When during my bath today, I suddenly remembered the essay I wrote after Cohen’s passing in 2016 and thought of sharing it, I hadn’t thought to write all this much. It occurred to me to simply write an introductory line or two and then share that essay. But I began – and this is what came of it. And perhaps it is only fitting, because, really, without Amma there would likely be no Leonard Cohen – nor a concert and a remembrance.

“And she shows you where to look
among the garbage and the flowers…”

*****

Leonard Cohen — A Remembrance

(written on November 13, 2016)

It seems like so long ago, but there was a time in college when I looked forward to doing the laundry so I could come back to my room (on 4th Burton) and listen to my collection of Leonard Cohen’s songs as I folded a couple-of-weeks worth of clothes. In fact, there were times I wouldn’t have to even “turn on” the playlist – for it was to that very playlist that I’d have fallen asleep the last night (and the night before and perhaps the night before that too…).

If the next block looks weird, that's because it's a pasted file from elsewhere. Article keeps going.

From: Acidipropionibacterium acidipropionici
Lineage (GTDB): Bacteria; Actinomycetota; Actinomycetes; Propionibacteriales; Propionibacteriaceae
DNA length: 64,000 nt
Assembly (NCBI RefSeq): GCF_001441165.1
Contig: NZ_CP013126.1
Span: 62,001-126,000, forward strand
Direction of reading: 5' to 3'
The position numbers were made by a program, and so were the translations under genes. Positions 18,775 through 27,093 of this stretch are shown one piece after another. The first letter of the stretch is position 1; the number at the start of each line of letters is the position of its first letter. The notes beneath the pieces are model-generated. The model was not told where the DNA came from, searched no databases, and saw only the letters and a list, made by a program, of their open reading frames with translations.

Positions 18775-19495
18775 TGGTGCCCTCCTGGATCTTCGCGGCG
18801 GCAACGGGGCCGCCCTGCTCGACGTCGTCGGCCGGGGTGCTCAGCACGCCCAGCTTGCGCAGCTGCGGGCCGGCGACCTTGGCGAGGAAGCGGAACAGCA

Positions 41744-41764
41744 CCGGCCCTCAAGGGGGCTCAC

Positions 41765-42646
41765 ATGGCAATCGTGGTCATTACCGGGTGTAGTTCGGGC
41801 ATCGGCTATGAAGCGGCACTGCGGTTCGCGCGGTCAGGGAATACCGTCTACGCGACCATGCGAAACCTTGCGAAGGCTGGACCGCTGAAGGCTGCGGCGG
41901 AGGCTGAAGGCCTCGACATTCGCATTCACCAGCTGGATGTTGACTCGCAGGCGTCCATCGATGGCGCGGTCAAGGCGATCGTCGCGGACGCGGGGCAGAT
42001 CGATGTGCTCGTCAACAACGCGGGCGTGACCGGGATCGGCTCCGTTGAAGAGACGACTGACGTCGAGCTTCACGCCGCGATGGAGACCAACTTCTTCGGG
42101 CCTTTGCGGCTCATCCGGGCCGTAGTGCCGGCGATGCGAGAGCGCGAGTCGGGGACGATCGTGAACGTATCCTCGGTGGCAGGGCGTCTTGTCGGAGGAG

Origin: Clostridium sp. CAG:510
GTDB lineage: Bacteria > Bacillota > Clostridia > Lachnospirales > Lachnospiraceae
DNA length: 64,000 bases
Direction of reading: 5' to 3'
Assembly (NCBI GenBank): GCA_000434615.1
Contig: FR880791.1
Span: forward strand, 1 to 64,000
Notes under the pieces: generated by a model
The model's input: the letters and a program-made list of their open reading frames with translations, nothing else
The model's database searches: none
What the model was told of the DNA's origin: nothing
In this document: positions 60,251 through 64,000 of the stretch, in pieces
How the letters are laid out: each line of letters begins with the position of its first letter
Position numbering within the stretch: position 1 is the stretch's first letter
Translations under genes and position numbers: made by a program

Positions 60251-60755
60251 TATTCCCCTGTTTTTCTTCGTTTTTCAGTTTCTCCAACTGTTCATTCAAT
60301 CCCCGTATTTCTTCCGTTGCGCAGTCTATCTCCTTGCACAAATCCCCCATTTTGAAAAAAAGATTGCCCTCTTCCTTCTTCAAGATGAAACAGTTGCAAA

It was a comforting, pleasant feeling – meticulously folding my clothes in the mellow, yellow light of the lamp by my bed as Cohen’s voice sang his songs in the sequence that had become so familiar. (It’s been years now since I listened to that collection, but I seem to remember that the first song was “Suzanne,” the second “Take This Waltz” and the third “The Stranger Song”; each having played some 400-odd times.)